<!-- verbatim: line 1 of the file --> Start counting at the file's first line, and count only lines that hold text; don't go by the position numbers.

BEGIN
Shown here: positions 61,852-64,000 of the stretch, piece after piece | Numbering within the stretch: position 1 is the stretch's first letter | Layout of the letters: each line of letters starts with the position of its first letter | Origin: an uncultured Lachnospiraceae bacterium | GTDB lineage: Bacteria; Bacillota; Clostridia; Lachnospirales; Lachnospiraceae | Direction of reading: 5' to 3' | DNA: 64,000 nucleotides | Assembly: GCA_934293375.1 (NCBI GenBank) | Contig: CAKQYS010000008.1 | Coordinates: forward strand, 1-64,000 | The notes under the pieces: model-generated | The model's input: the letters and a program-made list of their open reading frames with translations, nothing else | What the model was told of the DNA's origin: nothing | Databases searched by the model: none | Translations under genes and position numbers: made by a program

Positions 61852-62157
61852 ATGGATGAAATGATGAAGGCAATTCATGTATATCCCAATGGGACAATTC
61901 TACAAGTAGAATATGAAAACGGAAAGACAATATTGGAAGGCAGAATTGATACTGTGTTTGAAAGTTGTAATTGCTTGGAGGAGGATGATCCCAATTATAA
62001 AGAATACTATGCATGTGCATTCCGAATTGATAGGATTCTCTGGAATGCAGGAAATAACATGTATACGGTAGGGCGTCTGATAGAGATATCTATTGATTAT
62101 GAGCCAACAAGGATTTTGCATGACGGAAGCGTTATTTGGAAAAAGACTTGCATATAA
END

Shown here: positions 61,852-64,000 of the stretch, piece after piece | Numbering within the stretch: position 1 is the stretch's first letter | Layout of the letters: each line of letters starts with the position of its first letter | Origin: an uncultured Lachnospiraceae bacterium | GTDB lineage: Bacteria; Bacillota; Clostridia; Lachnospirales; Lachnospiraceae | Direction of reading: 5' to 3' | DNA: 64,000 nucleotides | Assembly: GCA_934293375.1 (NCBI GenBank) | Contig: CAKQYS010000008.1 | Coordinates: forward strand, 1-64,000 | The notes under the pieces: model-generated | The model's input: the letters and a program-made list of their open reading frames with translations, nothing else | What the model was told of the DNA's origin: nothing | Databases searched by the model: none | Translations under genes and position numbers: made by a program